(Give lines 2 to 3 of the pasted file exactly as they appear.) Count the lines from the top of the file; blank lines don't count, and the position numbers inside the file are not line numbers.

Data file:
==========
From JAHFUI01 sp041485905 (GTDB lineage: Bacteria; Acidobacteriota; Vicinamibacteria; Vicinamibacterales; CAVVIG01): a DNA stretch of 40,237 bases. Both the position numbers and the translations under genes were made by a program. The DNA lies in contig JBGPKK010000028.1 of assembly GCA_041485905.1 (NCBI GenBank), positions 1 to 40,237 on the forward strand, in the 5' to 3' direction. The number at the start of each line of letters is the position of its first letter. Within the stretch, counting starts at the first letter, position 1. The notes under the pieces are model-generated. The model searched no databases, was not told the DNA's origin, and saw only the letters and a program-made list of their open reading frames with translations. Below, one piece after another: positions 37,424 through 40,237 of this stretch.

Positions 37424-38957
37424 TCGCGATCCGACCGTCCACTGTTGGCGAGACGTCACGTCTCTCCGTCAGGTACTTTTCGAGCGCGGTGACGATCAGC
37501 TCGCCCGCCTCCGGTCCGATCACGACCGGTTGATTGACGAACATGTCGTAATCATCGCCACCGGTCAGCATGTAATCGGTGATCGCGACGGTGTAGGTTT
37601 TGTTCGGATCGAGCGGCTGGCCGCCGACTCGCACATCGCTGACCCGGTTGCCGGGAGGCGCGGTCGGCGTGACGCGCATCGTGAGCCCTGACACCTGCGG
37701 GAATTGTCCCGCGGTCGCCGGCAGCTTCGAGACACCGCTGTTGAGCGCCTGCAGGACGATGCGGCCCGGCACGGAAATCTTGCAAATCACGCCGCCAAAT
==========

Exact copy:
Positions 37424-38957
37424 TCGCGATCCGACCGTCCACTGTTGGCGAGACGTCACGTCTCTCCGTCAGGTACTTTTCGAGCGCGGTGACGATCAGC